Tuesday, December 29, 2009


We had a mega-gift exchange yesterday!

It was post-Chanukah. It was post-Christmas. It has been like holding your breath while the world celebrates its various winter holidays.

We were waiting for Adam and Laura to arrive.

We picked them up at the airport yesterday and brought them home to the mountain of gifts heaped on the coffee table in the living room.

What we did in the the order we did it in:
1. "Oohed" and "ahhhed" over Laura's engagement ring.
2. Took their suitcases up to their room.
3. Opened presents. And then opened more presents.
4. Toasted the engagement with champagne.
5. Drank eggnog.
6. Stayed up late and talked. And then talked some more.

Today we all went to the Richard Avedon exhibit at the Detroit Institute of Arts.

Afterwards, the kids drove to Ann Arbor for dinner and a movie. (It's gorgeous in downtown Ann Arbor with the twinkly lights on Main Street but a bit cold -- in the teens -- to do too much outdoor wandering and window shopping.)

Tomorrow we're going to look at wedding venues in Ann Arbor in case the kids choose to get married here in Michigan. They will also be looking for places to get married in LA when they get back.

Marika and Evan are driving to Chicago tomorrow or Wednesday to ring in the new year with a friend of Evan's from Stanford days of yore.

Fashion photographs.
Avedon had a talent
For capturing Dior style!

Friday, December 25, 2009

Fifteenth Day of Chanukah

For most of you, it's Christmas morning as you wake up today. Merry Christmas!

For us, we've continued the "miracle" of the lamp oil that lasted eight days and, pushing the envelope a bit, celebrated the fifteenth (!) day of Chanukah last night with a dinner of latkes and homemade applesauce. (We had waited until Marika and Evan and my mom and brother had all arrived before we made the biggest, greasiest mess that can ever befall a kitchen.)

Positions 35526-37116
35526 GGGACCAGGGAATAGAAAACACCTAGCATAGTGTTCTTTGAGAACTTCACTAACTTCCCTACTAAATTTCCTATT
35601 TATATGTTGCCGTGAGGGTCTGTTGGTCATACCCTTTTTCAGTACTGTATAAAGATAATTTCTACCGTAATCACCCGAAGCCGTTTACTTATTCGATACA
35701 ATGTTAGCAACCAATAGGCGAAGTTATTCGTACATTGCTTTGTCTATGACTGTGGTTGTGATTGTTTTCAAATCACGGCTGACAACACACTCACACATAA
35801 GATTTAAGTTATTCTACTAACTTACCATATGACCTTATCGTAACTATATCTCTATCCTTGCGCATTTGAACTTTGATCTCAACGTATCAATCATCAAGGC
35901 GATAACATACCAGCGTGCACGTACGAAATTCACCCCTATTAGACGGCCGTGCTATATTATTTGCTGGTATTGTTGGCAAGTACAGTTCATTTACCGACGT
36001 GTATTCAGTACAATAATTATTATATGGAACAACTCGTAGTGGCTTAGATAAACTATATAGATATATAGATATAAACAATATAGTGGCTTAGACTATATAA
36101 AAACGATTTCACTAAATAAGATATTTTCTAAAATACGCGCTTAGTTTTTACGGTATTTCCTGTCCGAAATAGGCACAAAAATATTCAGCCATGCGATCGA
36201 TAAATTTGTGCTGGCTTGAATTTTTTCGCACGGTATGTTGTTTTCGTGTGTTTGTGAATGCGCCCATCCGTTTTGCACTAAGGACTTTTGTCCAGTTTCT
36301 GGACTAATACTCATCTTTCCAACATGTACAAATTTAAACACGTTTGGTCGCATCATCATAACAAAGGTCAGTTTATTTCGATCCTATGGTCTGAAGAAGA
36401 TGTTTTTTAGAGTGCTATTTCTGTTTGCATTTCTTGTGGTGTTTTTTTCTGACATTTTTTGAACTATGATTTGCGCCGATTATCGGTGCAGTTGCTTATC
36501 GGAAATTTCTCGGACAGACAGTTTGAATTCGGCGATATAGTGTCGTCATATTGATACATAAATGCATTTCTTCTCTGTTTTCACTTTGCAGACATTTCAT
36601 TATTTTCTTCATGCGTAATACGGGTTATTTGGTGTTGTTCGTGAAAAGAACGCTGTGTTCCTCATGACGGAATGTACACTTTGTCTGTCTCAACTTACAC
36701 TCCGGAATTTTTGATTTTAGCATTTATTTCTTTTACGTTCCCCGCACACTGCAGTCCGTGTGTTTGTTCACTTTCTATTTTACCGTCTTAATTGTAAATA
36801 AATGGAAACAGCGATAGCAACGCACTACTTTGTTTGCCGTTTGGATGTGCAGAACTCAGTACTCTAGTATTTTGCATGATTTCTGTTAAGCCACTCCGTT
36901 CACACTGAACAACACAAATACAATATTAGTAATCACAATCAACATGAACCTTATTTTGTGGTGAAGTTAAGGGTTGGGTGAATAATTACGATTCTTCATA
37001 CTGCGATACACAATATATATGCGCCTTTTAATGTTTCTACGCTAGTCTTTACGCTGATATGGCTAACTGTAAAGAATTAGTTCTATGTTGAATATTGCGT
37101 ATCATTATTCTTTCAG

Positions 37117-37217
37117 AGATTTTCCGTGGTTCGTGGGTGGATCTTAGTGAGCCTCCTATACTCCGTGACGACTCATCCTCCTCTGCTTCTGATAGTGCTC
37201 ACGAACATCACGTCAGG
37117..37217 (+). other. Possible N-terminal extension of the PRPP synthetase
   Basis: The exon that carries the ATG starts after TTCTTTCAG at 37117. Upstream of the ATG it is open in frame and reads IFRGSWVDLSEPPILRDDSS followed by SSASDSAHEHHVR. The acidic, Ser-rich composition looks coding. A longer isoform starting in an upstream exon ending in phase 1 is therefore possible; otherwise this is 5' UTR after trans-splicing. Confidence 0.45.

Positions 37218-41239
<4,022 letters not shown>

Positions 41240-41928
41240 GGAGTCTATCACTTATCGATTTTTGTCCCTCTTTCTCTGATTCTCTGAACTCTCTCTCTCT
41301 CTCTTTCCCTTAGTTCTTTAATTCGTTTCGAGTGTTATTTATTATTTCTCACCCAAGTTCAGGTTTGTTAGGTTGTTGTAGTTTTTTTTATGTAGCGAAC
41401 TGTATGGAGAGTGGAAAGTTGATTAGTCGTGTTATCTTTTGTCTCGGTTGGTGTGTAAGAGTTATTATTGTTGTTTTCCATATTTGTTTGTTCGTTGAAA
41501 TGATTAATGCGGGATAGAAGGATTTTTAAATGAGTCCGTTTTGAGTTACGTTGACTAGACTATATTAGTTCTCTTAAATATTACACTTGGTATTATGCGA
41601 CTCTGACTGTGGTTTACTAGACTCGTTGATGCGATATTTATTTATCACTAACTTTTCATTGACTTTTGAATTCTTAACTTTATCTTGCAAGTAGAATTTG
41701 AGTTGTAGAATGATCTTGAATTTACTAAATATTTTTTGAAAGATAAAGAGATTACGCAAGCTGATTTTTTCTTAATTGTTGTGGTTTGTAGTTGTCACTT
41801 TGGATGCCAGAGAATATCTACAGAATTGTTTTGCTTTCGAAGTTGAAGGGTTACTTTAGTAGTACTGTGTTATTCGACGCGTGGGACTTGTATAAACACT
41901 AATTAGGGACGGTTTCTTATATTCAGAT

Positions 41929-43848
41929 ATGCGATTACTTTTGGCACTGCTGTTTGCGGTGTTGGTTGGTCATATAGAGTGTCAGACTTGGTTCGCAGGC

Gil had another appointment at Karmanos yesterday morning. He got the final results of the bone marrow biopsy taken over a week ago and (your prayers have been working!) the news is very good. He is 100% his sister's cells (thank you again, Genie) and there is no evidence of any remaining cancer cells or ugly mutations in the DNA of the remaining stem cells.

He isn't cured but he is headed for a cure and he is certainly considered in remission from his cancer at this time.

He asked his doctor how effective the yellow masks are at protecting him from the general population when he's out in public because he doesn't want to assume any false assurances that he's protected.

His doctor smiled and said, "The masks provide "cosmetic protection". That is, when people see that you're wearing a yellow mask, they tend to keep their distance from you, and therein lies the greatest protective factor!"

He's still dealing with a bit of graft vs. host disease but it's being treated appropriately and is a "minor burr under the saddle" in Marika's equestrian terminology.

He's on Day 79 post-transplant and he's feeling good. He's gotten permission from his physicians to start working out at the gym which he's eager to begin once the holiday is over.


Family gathered
Sleeping in this cold morning.
Enjoying their dreams.

Monday, December 21, 2009

The Proposal

Great news for us this season!

Adam has asked Laura Fahey (his beloved) to marry him. We are thrilled because we've loved Laura -- and her whole family -- since the first time we met them. What I like most about Adam and Laura's relationship is that they bring out the best in each other. Together they make more than the whole. And they're fun to be around.

Marika and I have had a wonderful week together since she's been home. She's at the airport now as I type this picking up Evan whose flight from LA is arriving momentarily.

Evan was in LA last night and had been clued in to Adam's plan to propose to Laura. Evan was "on call" to come with champagne, roses and his camera to capture the moment.

Adam and Laura head to Boston to show all of Laura's relatives her new jewel. They will swing by Michigan for a few more days before heading back to LA.